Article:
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41. CLIMAX: (reach highest spoint)
Colloquial. a–He called me a liar, a thief, a murderer! 6—Oh, gentlemen, it was grand, sublime, masterful, won
derful. -I shall denounce him here, I shall denounce him at
the convention, I shall denounce him in the Senate,
I shall denounce him everywhere. d—Yes, I did it yesterday, I did it today, and I'll do it
The solemn temples, the great globe itself,
SHAKESPEARE, The Tempest, iv, 1. g—See, what a grace was seated on this brow;
Hyperion's curls; the front of Jove himself;
SHAKESPEARE, Hamlet, iii, 4. 42. COAXING: (See Entreaty, Appeal.)
Colloquial. a-Oh, papa, please take me to the circus, do; I'll be so
good if you do. Won't you? Do. 6—Please tell me what she said, do. I won't repeat it for the world. Tell me, 0, do.
Classical. C—I prythee call him back. . . . Good love, call him back.
SHAKESPEARE, Othello, iii, 3. d—Sweet, sweet nurse, tell me, what says my love?
SHAKESPEARE, Romeo and Juliet, ii, 5. 43. COMMENDATION: (See Praise, Admiration.)
SHAKESPEARE, Macbeth, i, 2. 44. COMPLAINT:
Your blunt upbraidings and your bitter scoffs :
SHAKESPEARE, Richard III, i, 3. 45. COMPARISON:
Colloquial. a–That is good, this is better, but this is best. b—This one is brighter, but the other has the nobler
countenance. C—I should say this weighs about two pounds and this two and a half.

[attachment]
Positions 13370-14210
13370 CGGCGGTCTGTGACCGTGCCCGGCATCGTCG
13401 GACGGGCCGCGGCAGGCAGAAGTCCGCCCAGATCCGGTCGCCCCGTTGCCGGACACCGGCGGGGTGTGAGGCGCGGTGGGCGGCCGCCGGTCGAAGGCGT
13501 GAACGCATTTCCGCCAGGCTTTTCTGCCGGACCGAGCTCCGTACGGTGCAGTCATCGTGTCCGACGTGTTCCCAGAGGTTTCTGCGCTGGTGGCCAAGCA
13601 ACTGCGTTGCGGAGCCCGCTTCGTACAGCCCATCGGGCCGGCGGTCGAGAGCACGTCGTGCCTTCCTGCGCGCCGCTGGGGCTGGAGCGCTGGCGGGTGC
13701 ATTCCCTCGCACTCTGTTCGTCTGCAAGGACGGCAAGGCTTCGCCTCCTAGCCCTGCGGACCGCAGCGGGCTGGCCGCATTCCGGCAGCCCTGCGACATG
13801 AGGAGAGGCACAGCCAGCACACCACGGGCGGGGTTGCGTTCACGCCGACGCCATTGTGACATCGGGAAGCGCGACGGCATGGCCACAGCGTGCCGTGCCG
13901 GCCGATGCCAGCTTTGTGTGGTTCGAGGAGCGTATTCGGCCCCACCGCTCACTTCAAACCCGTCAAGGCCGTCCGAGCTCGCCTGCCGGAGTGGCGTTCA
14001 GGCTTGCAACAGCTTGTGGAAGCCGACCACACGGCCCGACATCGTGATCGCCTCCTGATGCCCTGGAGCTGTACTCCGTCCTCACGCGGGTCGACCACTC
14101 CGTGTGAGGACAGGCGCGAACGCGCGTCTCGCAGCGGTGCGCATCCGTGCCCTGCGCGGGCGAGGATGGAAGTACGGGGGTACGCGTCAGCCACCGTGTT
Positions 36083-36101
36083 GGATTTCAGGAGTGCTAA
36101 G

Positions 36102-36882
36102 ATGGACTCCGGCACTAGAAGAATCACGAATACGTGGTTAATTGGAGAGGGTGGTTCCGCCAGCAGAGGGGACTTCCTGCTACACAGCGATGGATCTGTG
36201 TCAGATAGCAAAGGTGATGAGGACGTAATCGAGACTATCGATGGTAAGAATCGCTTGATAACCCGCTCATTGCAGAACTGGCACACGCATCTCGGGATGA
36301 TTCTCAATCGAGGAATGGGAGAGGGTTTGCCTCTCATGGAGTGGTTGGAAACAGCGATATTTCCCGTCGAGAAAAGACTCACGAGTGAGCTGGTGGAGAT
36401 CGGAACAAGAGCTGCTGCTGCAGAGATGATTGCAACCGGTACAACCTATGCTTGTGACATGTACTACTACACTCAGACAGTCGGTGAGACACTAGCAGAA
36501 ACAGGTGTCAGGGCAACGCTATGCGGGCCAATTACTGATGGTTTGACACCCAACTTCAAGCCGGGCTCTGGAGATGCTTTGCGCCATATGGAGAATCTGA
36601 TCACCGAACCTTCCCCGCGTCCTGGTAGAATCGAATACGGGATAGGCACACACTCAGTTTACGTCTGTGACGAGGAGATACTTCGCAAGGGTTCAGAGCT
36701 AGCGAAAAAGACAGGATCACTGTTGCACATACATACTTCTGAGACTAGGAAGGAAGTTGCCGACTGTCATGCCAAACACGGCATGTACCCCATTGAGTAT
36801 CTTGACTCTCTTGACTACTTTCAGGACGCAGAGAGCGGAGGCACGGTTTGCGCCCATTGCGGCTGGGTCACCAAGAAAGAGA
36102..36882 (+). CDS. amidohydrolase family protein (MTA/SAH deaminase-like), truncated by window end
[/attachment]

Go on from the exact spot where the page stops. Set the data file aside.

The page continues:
It [mercy] becomes
SHAKESPEARE, Merchant of Venice, iv, 1.
- Brutus, and Caesar: what should be in that Caesar?
SHAKESPEARE, Julius Caesar, i, 2.
46. COMMAND: (See Authority.)
SHAKESPEARE, Othello, ii, 3. e-Stay! you that bear the corse, and set it down.
SHAKESPEARE, Richard III, i, 2.
47. CONCESSION: (See Frankness.)
Classical. d—I grant I am a woman.
SHAKESPEARE, Julius Caesar, ij, 1
48. CONDEMNATION: (Solemn)
We our kingdom's safety must so tender,
SHAKESPEARE, Henry V, ii, 2. 49. CONDEMNATION: (Angry)
Colloquial a-You ought to be thoroughly ashamed of yourself. b—That's simply outrageous, wicked. C—That's real mean of you.
A slave, that is not twentieth part the tithe
SHAKESPEARE, Hamlet, iii, 4. 50. CONCERN: (See Anxiety.)
SHAKESPEARE, Macbeth, ii, 2. 51. CONFIDENCE:
SHAKESPEARE, Othello, i, 3. —Thou shalt have charge, and sovereign trust, herein.
SHAKESPEARE, Henry IV, I, iii, %. 52. CONFUSION:
Colloquial. a—Really I didn't mean to--I was going to—that is—I mean-no-yes-really
Classical. 6-It is very sultry,-as 'twere, I cannot tell how,but-my lord
SHAKESPEARE, Hamlet, v, 2.
53. CONSOLATION: (See Encouragement.)
Colloquial. a—Oh, don't take it so to heart; it is not really so bad as
it seems. Everything will come out all right.
SHAKESPEARE, Henry VIII, iii, 2.
Colloquial. a-Do you think I could so lower myself as to shake
hands with you. I had rather touch a toad.
SHAKESPEARE, Richard III. v, 3. d
You souls of geese,
SHAKESPEARE, Coriolanus, i, 4.